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Dollar languishes around lows amid Democrat blue wave

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7 January 2021

Written by
Matthew Ryan

Senior Market Analyst at Ebury. Providing expert currency analysis so small and mid-sized businesses can effectively navigate international markets.

Amid the chaotic scenes in the US capitol on Wednesday, the main impact on the FX market came from the results of the two run-off Senate elections in Georgia.

urrency traders were largely unphased by yesterday’s pro-Trump attack on the US capitol building, which delayed the official confirmation of Joe Biden’s presidential election victory. Following the results of the runoff elections in Georgia, Biden’s Democratic Party will now have majority control of both the US House and the Senate for the first time since 2009, a so-called ‘blue wave’ in Congress. As we noted yesterday, the implication for the markets is that Biden will now likely have a much easier task in forcing through legislative changes during his first two years as president. FX traders have subsequently continued to sell the dollar as they price in both larger fiscal spending from the Biden administration, with the greenback now languishing around multi-year lows versus the euro.

Powell rebuffs calls for more US interest rate cuts

On the macroeconomic front, Wednesday’s ADP employment change number painted a worrisome picture about the current state of the US labour market. The measure showed a net contraction of jobs in the private sector of 123,000 in December (well below the +88k consensus), the first time that jobs have been shed since the peak of the COVID crisis in April. Last night’s FOMC meeting minutes also continued to strike a dovish tone, with some members seeing the potential need for an adjustment in the pace of future asset purchases.

Figure 1: US ADP Employment Change (2018 – 2020)

Source: Refinitiv Datastream Date: 07/01/2021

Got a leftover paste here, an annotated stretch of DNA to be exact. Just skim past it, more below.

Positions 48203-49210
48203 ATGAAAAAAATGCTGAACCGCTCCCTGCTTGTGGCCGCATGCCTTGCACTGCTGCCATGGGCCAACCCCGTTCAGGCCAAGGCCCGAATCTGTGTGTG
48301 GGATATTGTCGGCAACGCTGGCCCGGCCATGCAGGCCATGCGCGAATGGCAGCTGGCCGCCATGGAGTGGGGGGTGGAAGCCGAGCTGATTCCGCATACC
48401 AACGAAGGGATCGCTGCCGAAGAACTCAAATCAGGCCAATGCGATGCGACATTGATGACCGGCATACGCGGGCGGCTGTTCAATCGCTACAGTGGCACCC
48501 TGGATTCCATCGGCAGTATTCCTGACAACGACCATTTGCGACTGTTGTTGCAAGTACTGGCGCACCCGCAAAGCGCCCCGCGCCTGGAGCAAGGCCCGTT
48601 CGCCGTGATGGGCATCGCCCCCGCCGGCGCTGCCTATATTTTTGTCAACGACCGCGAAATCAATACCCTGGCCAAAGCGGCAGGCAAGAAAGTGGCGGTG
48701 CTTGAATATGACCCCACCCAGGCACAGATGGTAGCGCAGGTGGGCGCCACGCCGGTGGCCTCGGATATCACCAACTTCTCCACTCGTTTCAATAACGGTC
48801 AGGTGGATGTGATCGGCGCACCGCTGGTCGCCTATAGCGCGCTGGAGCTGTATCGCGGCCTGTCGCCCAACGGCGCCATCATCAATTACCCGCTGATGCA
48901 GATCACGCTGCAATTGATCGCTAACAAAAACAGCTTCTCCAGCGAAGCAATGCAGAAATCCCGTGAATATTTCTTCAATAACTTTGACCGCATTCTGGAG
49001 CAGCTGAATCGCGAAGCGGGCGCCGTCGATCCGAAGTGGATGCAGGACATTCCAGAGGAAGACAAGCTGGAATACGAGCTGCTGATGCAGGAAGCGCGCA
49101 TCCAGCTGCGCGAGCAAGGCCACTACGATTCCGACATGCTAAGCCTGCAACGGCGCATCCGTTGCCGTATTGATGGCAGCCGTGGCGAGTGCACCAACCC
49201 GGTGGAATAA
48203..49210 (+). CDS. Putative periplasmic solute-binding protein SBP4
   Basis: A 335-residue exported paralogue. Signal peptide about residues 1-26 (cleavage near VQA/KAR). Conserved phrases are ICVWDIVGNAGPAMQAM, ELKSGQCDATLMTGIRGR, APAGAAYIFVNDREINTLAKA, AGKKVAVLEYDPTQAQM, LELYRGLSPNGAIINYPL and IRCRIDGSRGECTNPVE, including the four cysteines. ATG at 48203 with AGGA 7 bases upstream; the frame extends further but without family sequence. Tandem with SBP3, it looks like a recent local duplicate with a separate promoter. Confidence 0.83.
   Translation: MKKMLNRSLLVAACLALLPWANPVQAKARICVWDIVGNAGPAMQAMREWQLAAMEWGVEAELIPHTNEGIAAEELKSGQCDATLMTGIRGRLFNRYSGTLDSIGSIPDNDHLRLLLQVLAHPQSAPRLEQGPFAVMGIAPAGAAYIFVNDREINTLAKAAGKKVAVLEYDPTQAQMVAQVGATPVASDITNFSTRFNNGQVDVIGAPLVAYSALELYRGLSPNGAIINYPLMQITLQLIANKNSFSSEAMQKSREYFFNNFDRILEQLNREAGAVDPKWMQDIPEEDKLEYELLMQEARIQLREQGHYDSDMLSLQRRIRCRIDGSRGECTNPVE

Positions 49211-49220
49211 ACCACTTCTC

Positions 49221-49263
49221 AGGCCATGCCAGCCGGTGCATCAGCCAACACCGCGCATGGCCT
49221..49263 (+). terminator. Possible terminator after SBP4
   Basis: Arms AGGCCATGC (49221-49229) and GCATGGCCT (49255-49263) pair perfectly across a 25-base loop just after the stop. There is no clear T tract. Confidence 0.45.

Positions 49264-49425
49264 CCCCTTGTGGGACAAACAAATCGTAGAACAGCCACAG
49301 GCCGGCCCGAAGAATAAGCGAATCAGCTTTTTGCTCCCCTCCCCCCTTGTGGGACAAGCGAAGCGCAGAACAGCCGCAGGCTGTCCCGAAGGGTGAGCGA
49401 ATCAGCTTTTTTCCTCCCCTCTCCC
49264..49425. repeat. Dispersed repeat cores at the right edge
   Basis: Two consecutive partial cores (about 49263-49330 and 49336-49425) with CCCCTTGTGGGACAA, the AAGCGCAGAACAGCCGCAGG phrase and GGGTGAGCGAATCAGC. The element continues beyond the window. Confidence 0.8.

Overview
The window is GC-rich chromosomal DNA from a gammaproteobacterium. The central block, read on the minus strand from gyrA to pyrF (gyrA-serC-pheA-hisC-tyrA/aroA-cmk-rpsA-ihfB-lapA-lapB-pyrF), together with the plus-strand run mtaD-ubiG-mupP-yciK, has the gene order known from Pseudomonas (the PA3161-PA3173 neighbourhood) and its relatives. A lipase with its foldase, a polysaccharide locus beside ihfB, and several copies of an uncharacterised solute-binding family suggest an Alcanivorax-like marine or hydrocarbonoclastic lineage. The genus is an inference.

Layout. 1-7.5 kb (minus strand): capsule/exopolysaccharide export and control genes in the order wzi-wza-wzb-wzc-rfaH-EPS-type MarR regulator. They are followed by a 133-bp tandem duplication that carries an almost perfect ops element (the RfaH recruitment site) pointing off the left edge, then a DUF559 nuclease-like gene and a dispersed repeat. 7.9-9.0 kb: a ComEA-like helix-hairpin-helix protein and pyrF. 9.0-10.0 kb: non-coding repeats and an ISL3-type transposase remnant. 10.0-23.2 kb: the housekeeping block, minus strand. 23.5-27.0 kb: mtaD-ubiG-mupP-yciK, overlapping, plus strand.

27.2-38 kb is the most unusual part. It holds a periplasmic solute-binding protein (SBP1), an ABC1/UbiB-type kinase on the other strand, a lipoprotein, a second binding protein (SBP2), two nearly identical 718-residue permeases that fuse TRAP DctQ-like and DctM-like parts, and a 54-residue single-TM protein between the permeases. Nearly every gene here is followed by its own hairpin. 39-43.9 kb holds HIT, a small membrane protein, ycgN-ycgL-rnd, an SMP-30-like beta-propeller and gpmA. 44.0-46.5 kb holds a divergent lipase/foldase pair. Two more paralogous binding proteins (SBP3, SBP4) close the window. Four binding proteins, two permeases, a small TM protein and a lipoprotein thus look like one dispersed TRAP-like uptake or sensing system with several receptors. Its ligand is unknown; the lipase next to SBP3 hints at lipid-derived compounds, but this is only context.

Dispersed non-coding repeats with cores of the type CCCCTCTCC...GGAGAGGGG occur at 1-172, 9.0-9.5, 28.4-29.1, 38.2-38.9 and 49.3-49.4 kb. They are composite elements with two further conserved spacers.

News headlines out of the US today will likely continue to be dominated by yesterday’s incident in the Capitol, although currency traders will probably be more interested in Friday’s payrolls report for December.

Euro Area set for Q4 contraction, UK virus deaths rise to April highs

The euro was largely unperturbed by yesterday’s downwardly revised PMI numbers out of the common bloc, which continued to suggest that the Euro Area economy contracted in the final quarter of 2020. Both the manufacturing and services indices were revised lower from the initial estimates, dragging the composite index into a deeper contractionary 49.1. While there is a general resignation in the market that a contraction in activity in Q4 is almost nailed on, hopes of a mass vaccine rollout and the recent stabilisation in virus caseloads in Europe have raised optimism regarding the near-term outlook in 2021.

The same cannot quite be said for the UK, which looks set for another period of economic hardship and a possible double-dip recession following the reimposition of national lockdowns earlier this week. New deaths caused by the virus came in above 1,000 yesterday for the first time since April, with cases also hitting fresh highs above 60,000. The UK’s test positive rate have also continued to climb, although we note that it is now at a very similar level to that of Italy and updated data out of Germany (around 13%). The pound continues to trade largely unflustered, although as mentioned on Wednesday this may not remain the case should both caseloads and virus deaths persist on their current trajectory, with the situation expected to get worse before it gets better.

Figure 2: UK vs. Euro Area COVID-19 Test Positive Rate (2020 – 2021)

Source: Refinitiv Datastream Date: 07/01/2021